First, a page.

With the fresh resurrection of this blog, we at the Olympic Project would like to ring in the New Year with some something very old, but very important: a series of essays reiterating the fundamental building blocks of biology, zoology, and the scientific and academic process in general, all reduced down to a (hopefully) entertaining and bigfoot relevant discussion that will have you fondly reminiscing about the smell of that dead dissected cat from 10th grade biology class.
“Hey, I came here because I want answers about that 800 pound gorilla I saw in the woods, not reenact an episode of ‘Community’ with you nerds,” you say. Fair enough, but hear me out. The Olympic Project believes that we are engaged in the avocational (read: non-professional hobbyist) study of a zoological entity, governed by the same laws of biology, physics, and laws of nature that applied to every organism from the first single celled prokaryote to Tyrannosaurus Rex, and beyond. If you are here reading this blog, chances are you do too. And if not, hopefully our relentless charm may convince you otherwise. If you want to be a citizen-scientist, you need to have a solid understanding of all the science that is applicable to your chosen topic of study. This is not just to be pedantic or condescending; the scientific and academic process is by now hundreds of years old, and like life on earth itself it has survived this long through refinement and iteration because it has proven itself to be the most consistent method to test, verify, and validate in the most unbiased way possible the numerous and varied discoveries and conclusions made by fallible, imperfect human actors. Of course, it is not a perfect process, especially not when administered and executed by flawed mortals such as ourselves, but, as Winston Churchill once remarked on the floor of the House of Commons in 1947, “democracy is the worst form of Government except all those other forms that have been tried from time to time.”
If you truly want to contribute to the study of this longstanding but fascinating mystery, the single most significant step you can take right now is to add yourself to the small, but hopefully growing population of academically minded citizen-scientists who bring the fullest toolbox of analytical and intellectual weapons to bear on this most difficult and elusive problem. This doesn’t require additional letters behind your name and titles hanging on your wall. It just requires curiosity, intellectual discipline, and hopefully, a rant here and there from yours truly now and again to help things along. Our field of study has long been written off as “unscientific hogwash” by most academics and professionals, and rightly so; we as amateur researchers by and large do not speak the same language that every field of science and engineering implicitly understand and hold to be self evident when probing for answers about unsolved mysteries. The long road to recognition and acknowledgement starts here, one person at a time, until a critical mass of backwoods professors that can perform the same functions that a normal self-critiquing peer-reviewed community of academics is reached. In laymen’s terms, if you can’t beat ’em, join ’em, and when you’re doing citizen science, joining ’em isn’t such a bad thing.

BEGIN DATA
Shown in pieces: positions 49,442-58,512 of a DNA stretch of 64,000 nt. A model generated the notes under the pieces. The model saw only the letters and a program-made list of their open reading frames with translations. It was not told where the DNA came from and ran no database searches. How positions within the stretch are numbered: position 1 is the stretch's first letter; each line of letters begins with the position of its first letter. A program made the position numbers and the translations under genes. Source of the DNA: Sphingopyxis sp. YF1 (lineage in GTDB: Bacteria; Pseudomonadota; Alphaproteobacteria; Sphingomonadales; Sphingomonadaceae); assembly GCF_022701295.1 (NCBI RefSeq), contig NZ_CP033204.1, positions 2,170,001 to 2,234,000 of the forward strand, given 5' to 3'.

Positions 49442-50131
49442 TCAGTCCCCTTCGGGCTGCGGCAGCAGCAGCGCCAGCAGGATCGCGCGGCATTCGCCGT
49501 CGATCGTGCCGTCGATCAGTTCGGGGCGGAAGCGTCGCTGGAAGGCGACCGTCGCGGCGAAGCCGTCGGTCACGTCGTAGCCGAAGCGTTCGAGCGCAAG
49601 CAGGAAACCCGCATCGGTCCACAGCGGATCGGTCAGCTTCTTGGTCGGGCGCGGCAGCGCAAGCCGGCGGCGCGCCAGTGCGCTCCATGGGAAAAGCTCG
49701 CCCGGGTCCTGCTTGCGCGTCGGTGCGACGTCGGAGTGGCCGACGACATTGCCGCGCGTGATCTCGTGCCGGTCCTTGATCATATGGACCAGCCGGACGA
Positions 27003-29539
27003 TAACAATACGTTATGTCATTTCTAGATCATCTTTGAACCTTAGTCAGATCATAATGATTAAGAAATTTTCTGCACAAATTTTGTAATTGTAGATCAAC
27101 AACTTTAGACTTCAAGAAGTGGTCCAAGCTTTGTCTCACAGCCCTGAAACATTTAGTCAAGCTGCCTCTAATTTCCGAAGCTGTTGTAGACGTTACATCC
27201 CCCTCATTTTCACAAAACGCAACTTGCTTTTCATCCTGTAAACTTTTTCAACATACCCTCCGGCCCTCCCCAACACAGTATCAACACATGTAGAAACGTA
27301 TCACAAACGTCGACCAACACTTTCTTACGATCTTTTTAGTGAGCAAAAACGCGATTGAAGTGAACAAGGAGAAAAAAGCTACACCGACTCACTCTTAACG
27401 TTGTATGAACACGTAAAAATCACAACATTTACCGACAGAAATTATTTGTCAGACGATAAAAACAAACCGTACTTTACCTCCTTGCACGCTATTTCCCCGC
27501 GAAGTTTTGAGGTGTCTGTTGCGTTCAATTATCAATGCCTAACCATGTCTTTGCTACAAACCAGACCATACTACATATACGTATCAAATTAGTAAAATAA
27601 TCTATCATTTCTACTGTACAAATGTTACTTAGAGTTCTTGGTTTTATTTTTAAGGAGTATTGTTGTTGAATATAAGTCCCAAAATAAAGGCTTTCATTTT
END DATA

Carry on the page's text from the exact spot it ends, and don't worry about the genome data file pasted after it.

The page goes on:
Our quarry is but a stitch in the vast web of life encompassing everything that lives and has ever lived. To have a hope of understanding what you seek, you must first understand what has already been found. Not even about Sasquatch, mind you, but about all living things. To put it bluntly, if you’re looking for bigfoot, don’t reinvent the wheel. Our objective should be to explain a single unexplained phenomenon with only explained theories and mechanisms, basically embodying the principle of Occam’s Razor that pretty much all science and engineering abide by: the simplest explanation is usually also the most plausible one. It ain’t rocket science, but even if it were, you’d start with mastering the fundamentals: calculus, classical physics, fluid dynamics, chemistry, etc. Attempting to invent an entirely new set of methods and laws to study a new species is a bit like the guy dancing around the hardware store insisting he invented a new way to measure 2x4s: you’d probably look at him a bit funny too.
Over the next few articles we will be revisiting these most important scientific fundamentals, some of which may be familiar, some of which may be new, and some of which may be familiar concepts presented in completely new and unexpected ways. We hope that this information will help you grow not just as a Sasquatch researcher, but as a consumer and practitioner of science in general. And hey, even if you think this whole bigfoot thing is a load of crap, you’ll probably learn something interesting about your dog, so you might as well stick around.